Dreams of turning Jewish tradesmen into farmers date back to the mid-eighteenth century and feature some strange bedfellows. Besides Baron Hirsch, these utopian efforts involved Polish patriots, Russian Czars, German Mennonites, and of course, the Zionists. Like Thomas Jefferson, these Europeans and many other eighteenth-century and early nineteenth-century thinkers believed that “cultivators of the earth are the most valuable citizens . . , the most vigorous. . . [and] the most virtuous.”1
The idea of turning Jews into farmers to make them vigorous and virtuous was first proposed In Eastern Europe in the mid-eighteenth century when Austria, Germany, and Russia were trying to gobble up Poland. To ward off this national decapitation the Polish government sought to strengthen Polish society. One concern was the large number of non-assimilated Jews who had settled in Poland since the 12th Century because of the relatively liberal environment that allowed them to prosper and practice their religion. Many of the Jews worked for the nobles, managing estates and selling crops.
By the late 18th century, half of the world’s Jews, about 1.5 million, lived in Poland. The Polish bourgeoisie considered this large community of Jews to be unwelcome competitors and the general populous put the Jews in the same basket as the nobles, resenting both. Polish leaders saw these conflicts as one more cause for the weakness of the country. They thought that if Jews would become farmers they would be like everyone else and the conflicts would cease. Plans were drawn up but were never implemented. And Austria, Germany, and Russia did gobble up Poland.
The majority of the Polish Jews, approximately 1 million, lived in the areas of Eastern Poland that were annexed by Russia between 1772 and 1795. (Listen to a discussion on how this annexation affected these Polish Jews.)
So when Czar Alexander I rose to the throne in 1801 he faced a dual dilemma. First, how could he populate New Russia and Crimea in southern Russia, lands recently conquered from the Ottomans following the Russo-Turkish Wars? In addition, how could the Czar integrate the one million Jews who had recently come under Russian rule through these partitions of Poland?
This story was kindly shared by Joyce Zelnick Weiss. Another story of Growing up on a Chicken Farmin Toms River, by Joyce’s husband Ben Weiss can be found by clicking aquí.
How did a little girl from the big city end up on a chicken farm in the middle of New Jersey?
I will try to tell you my story of living on a farm in the middle of nowhere. In the 1940s Toms River was much further from Brooklyn than it is now. Transportation was not readily available. We would ride on a bus for a few hours while passengers came and went at various stops in New Jersey. For those lucky enough to have a car it was a shorter trip.
BROOKLYN – TOMS RIVER
I was 9 years old when my father, Max, and mother, Bess, decided to move to Toms River. My father was a pharmacist who owned his own store in Brooklyn, N.Y. We lived on the top floor of a two-family house, and Bess’s parents lived downstairs. My parents were immigrants from Ukraine, and it was common to live close to the relatives and friends that one knew from the old country. So my comfort circle of people that I saw all the time were mostly all related to us.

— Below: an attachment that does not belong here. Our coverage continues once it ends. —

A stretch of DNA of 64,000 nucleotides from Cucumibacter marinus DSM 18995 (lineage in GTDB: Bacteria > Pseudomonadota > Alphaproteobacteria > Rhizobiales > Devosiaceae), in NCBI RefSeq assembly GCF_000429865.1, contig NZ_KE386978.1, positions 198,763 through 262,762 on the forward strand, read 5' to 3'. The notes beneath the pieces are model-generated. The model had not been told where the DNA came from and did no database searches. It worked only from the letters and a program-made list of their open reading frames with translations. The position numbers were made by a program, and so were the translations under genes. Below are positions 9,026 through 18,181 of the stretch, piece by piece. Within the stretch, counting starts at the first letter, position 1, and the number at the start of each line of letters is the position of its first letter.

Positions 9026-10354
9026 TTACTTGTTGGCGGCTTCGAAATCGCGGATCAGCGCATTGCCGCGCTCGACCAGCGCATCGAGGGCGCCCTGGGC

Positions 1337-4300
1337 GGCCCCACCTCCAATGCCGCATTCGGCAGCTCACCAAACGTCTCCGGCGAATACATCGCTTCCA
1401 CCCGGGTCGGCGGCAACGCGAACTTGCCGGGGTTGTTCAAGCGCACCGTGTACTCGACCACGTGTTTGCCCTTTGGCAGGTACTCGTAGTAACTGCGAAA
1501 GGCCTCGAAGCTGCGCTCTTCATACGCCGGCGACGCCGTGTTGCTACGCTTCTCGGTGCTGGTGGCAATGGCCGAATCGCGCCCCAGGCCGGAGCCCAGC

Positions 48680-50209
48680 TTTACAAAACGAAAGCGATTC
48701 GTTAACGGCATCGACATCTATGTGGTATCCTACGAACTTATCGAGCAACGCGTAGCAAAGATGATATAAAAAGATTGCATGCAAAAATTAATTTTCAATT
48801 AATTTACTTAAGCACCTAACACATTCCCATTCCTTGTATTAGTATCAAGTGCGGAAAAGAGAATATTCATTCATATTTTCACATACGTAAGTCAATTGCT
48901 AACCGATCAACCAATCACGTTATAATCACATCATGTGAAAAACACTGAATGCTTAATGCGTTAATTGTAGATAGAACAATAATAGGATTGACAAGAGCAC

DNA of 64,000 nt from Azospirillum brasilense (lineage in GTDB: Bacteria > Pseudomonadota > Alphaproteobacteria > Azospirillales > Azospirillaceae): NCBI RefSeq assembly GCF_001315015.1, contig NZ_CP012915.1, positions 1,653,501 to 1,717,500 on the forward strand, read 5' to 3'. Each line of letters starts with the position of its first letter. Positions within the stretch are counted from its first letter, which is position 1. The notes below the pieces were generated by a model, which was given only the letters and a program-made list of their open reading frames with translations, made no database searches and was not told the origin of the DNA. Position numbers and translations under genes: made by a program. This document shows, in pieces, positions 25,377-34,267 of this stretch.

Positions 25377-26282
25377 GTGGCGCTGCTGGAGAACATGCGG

We used to visit my Uncle Philip and Aunt Bertha in Toms River, New Jersey, on their chicken farm which they bought after selling their grocery business in Newark, N.J. Uncle Philip was one of my father’s older brothers, and he was married to Aunt Bertha.
I don’t know how my relatives ended up in TomsRiver, and I never did find out but, for reasons unknown to me, my parents decided that getting out of the city and moving to the country was a good decision for them and for their children. I don’t recall how long it took for us to pack up and move, but before I knew what was happening, we had moved.
Esta es la historia de los granjeros judíos de Toms River que hicieron del condado de Ocean, Nueva Jersey, una capital productora de huevos. Era principios de la primavera de 1910. Sam Kaufman, dueño del bar más grande de Brooklyn, estaba preocupado por sus hijas enfermas. Sabía que tenía que sacarlos del aire rancio de la ciudad de Nueva York. Quizás podría comprar una granja. Pero los Catskills, donde miró por primera vez, carecían de escuelas y tenía cinco hijas que educar. Luego se enteró del río Toms, cerca del mar en el centro de Nueva Jersey. Estaba a solo 75 millas al sur de donde vivía en Brooklyn. NUEVA YORK. Toms River tenía tierras de cultivo a precios razonables, un ambiente de pueblo pequeño, solo 800 habitantes. Lo más importante, tenía una buena escuela secundaria.
The Tifereth Israel Synagogue, Alliance Community, New Jersey , Built 1884-1885. Visit a virtual tour of this synagogue aquí.
¿Vas a la costa sur de Jersey este verano? Haga una excursión de un día al cercano municipio de Pittsgrove, el sitio de la comunidad agrícola de la Alianza financiada por el Barón Hirsch. En mayo de 1882, 42 familias judías rusas llegaron para formar esta cooperativa.
Read more about it about Alliance. and other southern New Jersey farming communities in these references:
Niño en Woodbine NJ Baron Hirsch Farming Colony c. 1900 del Centro de Historia Judía
Mira el artículo de SLATE en el siguiente enlace, sobre por qué los judíos no cultivan. Está escrito por un descendiente de un inmigrante a la Baron Hirsch comunidad agrícola en Woodbine, Nueva Jersey. Es divertido leerlo. Pero, contrariamente a su tesis, había comunidades agrícolas judías en Ucrania y Besarabia e incluso Siberia. De hecho, antes del asesinato del zar Alejandro II en 1881, a los judíos se les permitió, y con frecuencia alentaron, comprar tierras y granjas en Rusia.